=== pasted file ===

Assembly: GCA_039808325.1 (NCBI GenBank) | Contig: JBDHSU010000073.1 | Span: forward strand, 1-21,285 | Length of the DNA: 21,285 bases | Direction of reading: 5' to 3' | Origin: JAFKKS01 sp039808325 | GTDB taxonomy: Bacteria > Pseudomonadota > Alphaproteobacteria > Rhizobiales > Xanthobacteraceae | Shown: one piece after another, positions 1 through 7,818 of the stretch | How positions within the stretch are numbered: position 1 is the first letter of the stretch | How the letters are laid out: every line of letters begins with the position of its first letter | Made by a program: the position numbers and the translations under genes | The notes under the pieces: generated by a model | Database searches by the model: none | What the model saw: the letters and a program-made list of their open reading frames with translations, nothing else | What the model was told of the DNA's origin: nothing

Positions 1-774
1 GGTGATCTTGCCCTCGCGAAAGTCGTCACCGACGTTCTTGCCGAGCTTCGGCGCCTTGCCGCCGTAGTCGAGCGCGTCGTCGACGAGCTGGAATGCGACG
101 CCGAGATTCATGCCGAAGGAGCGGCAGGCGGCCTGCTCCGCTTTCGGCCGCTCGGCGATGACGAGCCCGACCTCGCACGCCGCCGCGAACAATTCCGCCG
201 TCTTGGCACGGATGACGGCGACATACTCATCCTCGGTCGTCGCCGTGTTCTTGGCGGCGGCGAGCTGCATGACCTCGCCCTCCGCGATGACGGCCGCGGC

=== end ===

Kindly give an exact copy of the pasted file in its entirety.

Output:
Assembly: GCA_039808325.1 (NCBI GenBank) | Contig: JBDHSU010000073.1 | Span: forward strand, 1-21,285 | Length of the DNA: 21,285 bases | Direction of reading: 5' to 3' | Origin: JAFKKS01 sp039808325 | GTDB taxonomy: Bacteria > Pseudomonadota > Alphaproteobacteria > Rhizobiales > Xanthobacteraceae | Shown: one piece after another, positions 1 through 7,818 of the stretch | How positions within the stretch are numbered: position 1 is the first letter of the stretch | How the letters are laid out: every line of letters begins with the position of its first letter | Made by a program: the position numbers and the translations under genes | The notes under the pieces: generated by a model | Database searches by the model: none | What the model saw: the letters and a program-made list of their open reading frames with translations, nothing else | What the model was told of the DNA's origin: nothing

Positions 1-774
1 GGTGATCTTGCCCTCGCGAAAGTCGTCACCGACGTTCTTGCCGAGCTTCGGCGCCTTGCCGCCGTAGTCGAGCGCGTCGTCGACGAGCTGGAATGCGACG
101 CCGAGATTCATGCCGAAGGAGCGGCAGGCGGCCTGCTCCGCTTTCGGCCGCTCGGCGATGACGAGCCCGACCTCGCACGCCGCCGCGAACAATTCCGCCG
201 TCTTGGCACGGATGACGGCGACATACTCATCCTCGGTCGTCGCCGTGTTCTTGGCGGCGGCGAGCTGCATGACCTCGCCCTCCGCGATGACGGCCGCGGC